Templars chasing the Holy Grail, a clash between France's king and the pope, and a steamy affair between the queen of France and a Templar. While all three make up major plot points on the History show Knightfall, only one event really occurred. What's fact and what's fiction when it comes to Knightfall and the Knights Templar? Like any historical drama, Knightfall history isn't the same as real history. In reality, the Templars spent more time amassing wealth than looking for Jesus's mythical cup. And while an affair helps explain King Philip's obsession with the Templars, the reality had more to do with money than infidelity.
Knightfall uses history as the starting point for its drama. The grizzled veteran played by Mark Hamill in Knightfall is a fictional character based on historical accounts. Similarly, the fictional affair lines up with medieval Europe's rules about sex - though sleeping with your best friend's spouse is pretty bad in any period. There are numerous other places where Knightfall deviates from history, including the gruesome end to the Templars.
Knightfall's Templars spend most of their time searching for the Holy Grail. The relic, thought to be the cup Jesus used at the Last Supper, appears in many medieval legends. It's often linked with the Templars, whom many believe protected the grail.
But according to Dan Jones, the historical consultant for Knightfall, the grail almost certainly didn't exist:
All of this was high fantasy, which people in the Middle Ages would have recognized as such. Bogus pseudo-history became confused with the real history of Christianity, and of crusading. But the Holy Grail myth is a brilliant starting point for fiction.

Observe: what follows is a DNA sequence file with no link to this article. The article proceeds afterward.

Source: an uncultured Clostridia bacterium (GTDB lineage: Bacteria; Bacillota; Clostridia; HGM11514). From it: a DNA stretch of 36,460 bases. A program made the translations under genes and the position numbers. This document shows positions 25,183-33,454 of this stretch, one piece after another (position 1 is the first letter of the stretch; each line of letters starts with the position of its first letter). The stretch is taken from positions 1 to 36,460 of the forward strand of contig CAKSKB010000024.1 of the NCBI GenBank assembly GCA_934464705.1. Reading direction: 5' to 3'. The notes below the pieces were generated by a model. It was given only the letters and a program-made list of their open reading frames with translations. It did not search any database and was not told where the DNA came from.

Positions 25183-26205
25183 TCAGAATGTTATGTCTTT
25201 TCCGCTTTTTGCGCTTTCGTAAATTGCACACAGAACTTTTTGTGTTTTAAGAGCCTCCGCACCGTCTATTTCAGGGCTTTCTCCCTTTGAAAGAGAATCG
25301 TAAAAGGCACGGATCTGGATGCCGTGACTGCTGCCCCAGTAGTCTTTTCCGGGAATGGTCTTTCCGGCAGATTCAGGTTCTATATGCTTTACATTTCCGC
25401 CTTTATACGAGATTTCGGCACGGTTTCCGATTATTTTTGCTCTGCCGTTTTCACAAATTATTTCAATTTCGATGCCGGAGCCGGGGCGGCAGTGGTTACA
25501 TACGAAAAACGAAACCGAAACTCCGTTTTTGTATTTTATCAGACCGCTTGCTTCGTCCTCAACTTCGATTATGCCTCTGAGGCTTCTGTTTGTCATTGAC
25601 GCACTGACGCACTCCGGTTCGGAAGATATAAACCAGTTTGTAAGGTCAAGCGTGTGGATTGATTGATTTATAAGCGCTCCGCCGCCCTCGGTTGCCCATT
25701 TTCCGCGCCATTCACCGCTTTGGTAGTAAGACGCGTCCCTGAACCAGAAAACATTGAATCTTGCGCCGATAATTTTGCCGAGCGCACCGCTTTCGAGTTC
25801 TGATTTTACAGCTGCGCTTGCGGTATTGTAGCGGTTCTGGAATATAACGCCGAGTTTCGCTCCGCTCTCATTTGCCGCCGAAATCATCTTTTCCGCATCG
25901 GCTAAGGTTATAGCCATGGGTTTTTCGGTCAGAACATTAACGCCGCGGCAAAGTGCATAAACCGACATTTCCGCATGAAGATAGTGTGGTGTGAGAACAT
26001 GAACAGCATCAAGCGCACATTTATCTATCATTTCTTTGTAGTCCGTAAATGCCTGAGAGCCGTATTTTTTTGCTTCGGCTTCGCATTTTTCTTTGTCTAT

Why did King Philip IV turn on the Templars? It wasn't because his wife was sleeping with a Templar, a plotline invented for Knightfall. Historians point, instead, to a different motivation: Philip was broke. After instigating conflicts with England and Flanders, the French king needed money. He saw the wealthy Templars as a source of revenue and planned to take their riches.
The Templars were a natural target for Philip, who spent his kingship fighting with the pope over the reach of papal authority in France. Philip demanded complete obedience from everyone in France, but the Templars, as a religious order, owed allegiance to the pope first. That made them an easy target for the king.
In reality, Queen Joan of France and Navarre was a powerful woman. Heir to the kingdom of Navarre and married to King Philip IV of France, Joan gave birth to three future kings: Louis X, Philip V, and Charles IV.
Knightfall depicts Joan as an influential queen who betrays her marriage vows with the Templar leader Landry. There's just one problem: Joan passed in 1305, a year before Knightfall's major action takes place. And since Landry is fictional, Joan's affair with him is doubly invented.
The power struggle between Pope Boniface VIII and King Philip IV was even more intense than what's shown in Knightfall. In 1303, Philip ordered the pope's detainment, the ultimate way to prove Philip's superiority. The king, sick of the pope's meddling, sent William de Nogaret to flee with the pontiff.
William de Nogaret teamed up with Sciarra Colonna, a Roman patrician who hated Boniface. With an army of hundreds, the pair marched on Anagni, the pope's hilltop retreat. According to legends, when they found the pope, Colonna slapped him in the face.
Boniface was humiliated during three days of captivity, as his keepers argued over what to do next; de Nogaret proposed hauling him to France to stand trial and Colonna suggested doing away with the pontiff. Although he eventually escaped, Boniface passed only weeks later due to the ordeal.